Civil Disobedience in the New Millennium Corey N. White September 2, 2003
Civil disobedience is a term that describes non-violent acts of protests against governments that do not necessarily avoid circumventing the law. When dissidents engage in civil disobedience they do so prepared to face the consequences of their actions. The charges usually pressed against activists are disorderly conduct, resisting arrest, and trespassing. There is also a history of radicals being assaulted by police, or labeled insane and given lobotomies. Despite the dangers and consequences of being involved in protesting the government amazing people throughout history have stood up to miss-guided authority and continue to press on into the new millennium. This essay is an attempt to examine the new climate that is emerging with modern activism. I try to convey to the reader how I look past the new storm of legislation that paints an ugly picture of dissidents by applying these new laws to activists of the past who have now been given national recognition for the laws they have broken. The points I draw from my sources and from growing up in the digital age, electronic civil disobedience in new media, is not unlike older more conventional forms of civil disobedience. It is no more dangerous than in my parent's generation, and there are many new causes, that surround modern civil disobedience, which could not be approached outside of new media. While new forms of civil disobedience are being targeted by the media and government as being more dangerous, the older forms are not immune to the growing wave of conservative delegation.
People who we now consider to be heroes in the fight for civil rights and democracy are immortalized for their direct-action or civil disobedience. People like Martin Luther King Jr., Rosa Parks, Susan B. Anthony, and Mohandas Gandhi. Even the original patriots of democracy engaged in civil disobedience before the American Revolution. During their lives they were viewed as dangerous and radical, but now we remember them for the great victories they won for human rights.
While it has always been dangerous for activists, today because of increasing anti-dissident legislation the pitfalls of civil disobedience are increasing. After September 11, 2001 the United States passed legislation to help combat the threat of terrorism. Some, including the American Civil Liberties Union see these new bills as a threat to citizen's rights. The ACLU website quotes the US Patriot Act which was passed into law October 26, 2001: "Under Section 802 of the USA PATRIOT Act, a person commits the crime of domestic terrorism if within the U.S. they engage in activity that involves acts dangerous to human life that violate the laws of the United States or any State and appear to be intended: (I) to intimidate or coerce a civilian population; (ii) to influence the policy of a government by intimidation or coercion, or (iii) to affect the conduct of a government by mass destruction, assassination or kidnapping. ". The ACLU publishes their opinion that this bill can be unfairly used to prosecute people engaged in civil disobedience with the sweeping new powers of the rest of the Patriot Act. While the ACLU says, "The ACLU does not oppose the criminal prosecution of people who commit acts of civil disobedience if those acts result in property damage or place people in danger. That type of behavior is already illegal and perpetrators of these crimes can be prosecuted and subjected to serious penalties. However, such crimes often are not 'terrorism.' The legislative response to terrorism should not turn ordinary citizens into terrorists." Merriam-Webster online (www.m-w.com) calls civil disobedience "refusal to obey governmental demands especially as a nonviolent and usually collective means of forcing concessions from the government", thus civil disobedience always breaks the law, and is almost always viewed as dangerous by authority.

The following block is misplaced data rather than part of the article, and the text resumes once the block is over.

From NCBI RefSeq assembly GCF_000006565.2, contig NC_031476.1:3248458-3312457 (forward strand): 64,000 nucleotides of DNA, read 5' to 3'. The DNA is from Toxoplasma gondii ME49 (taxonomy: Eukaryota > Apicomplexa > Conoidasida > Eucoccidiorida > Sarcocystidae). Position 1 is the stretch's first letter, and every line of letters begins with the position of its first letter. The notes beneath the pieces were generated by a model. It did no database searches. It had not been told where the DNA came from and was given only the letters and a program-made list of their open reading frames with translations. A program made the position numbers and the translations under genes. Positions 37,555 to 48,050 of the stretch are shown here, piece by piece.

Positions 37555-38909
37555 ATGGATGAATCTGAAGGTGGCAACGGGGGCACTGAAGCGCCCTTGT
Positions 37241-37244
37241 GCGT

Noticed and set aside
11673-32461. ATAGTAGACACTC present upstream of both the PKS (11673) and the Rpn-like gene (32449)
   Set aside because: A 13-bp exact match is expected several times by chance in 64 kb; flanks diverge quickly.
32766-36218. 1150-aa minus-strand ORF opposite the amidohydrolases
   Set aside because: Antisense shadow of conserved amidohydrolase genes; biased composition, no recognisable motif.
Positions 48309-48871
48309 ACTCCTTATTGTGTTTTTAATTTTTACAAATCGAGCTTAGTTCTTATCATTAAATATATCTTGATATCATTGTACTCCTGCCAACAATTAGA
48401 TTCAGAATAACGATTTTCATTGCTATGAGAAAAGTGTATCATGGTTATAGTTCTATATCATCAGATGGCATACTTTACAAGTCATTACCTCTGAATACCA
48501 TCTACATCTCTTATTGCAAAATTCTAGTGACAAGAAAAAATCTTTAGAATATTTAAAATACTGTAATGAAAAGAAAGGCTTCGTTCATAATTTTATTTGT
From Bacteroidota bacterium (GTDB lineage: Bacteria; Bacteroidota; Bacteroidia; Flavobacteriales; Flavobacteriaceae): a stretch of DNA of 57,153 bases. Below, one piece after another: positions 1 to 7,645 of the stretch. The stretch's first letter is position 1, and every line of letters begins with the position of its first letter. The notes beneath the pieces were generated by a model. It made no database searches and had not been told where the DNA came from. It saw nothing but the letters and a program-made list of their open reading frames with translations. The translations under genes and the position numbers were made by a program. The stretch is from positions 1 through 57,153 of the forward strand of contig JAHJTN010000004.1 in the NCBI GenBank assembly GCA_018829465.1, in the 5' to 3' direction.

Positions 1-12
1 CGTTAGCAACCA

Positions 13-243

The actions of many of the leaders in the civil rights movement and in democracy can be easily viewed as dangerous. In 1913 a mob attacked a Women's Suffrage parade inspired by Susan B. Anthony and no arrests were made. April 4, 1968 Martin Luther King Jr. was assassinated. Often, activists involved in civil disobedience are dangerous because of necessity. The Black Panthers, who did many great things for civil rights, also carried guns because they needed to protect themselves, among other reasons. The original patriots of this country and our founding fathers engaged in civil disobedience before the war and due to British resistance their efforts escalated into the American Revolutionary War. Today with the Patriot Act looming over activists heads even a connection with a dissident who is seen to be a 'terrorist' under this loose definition is at risk.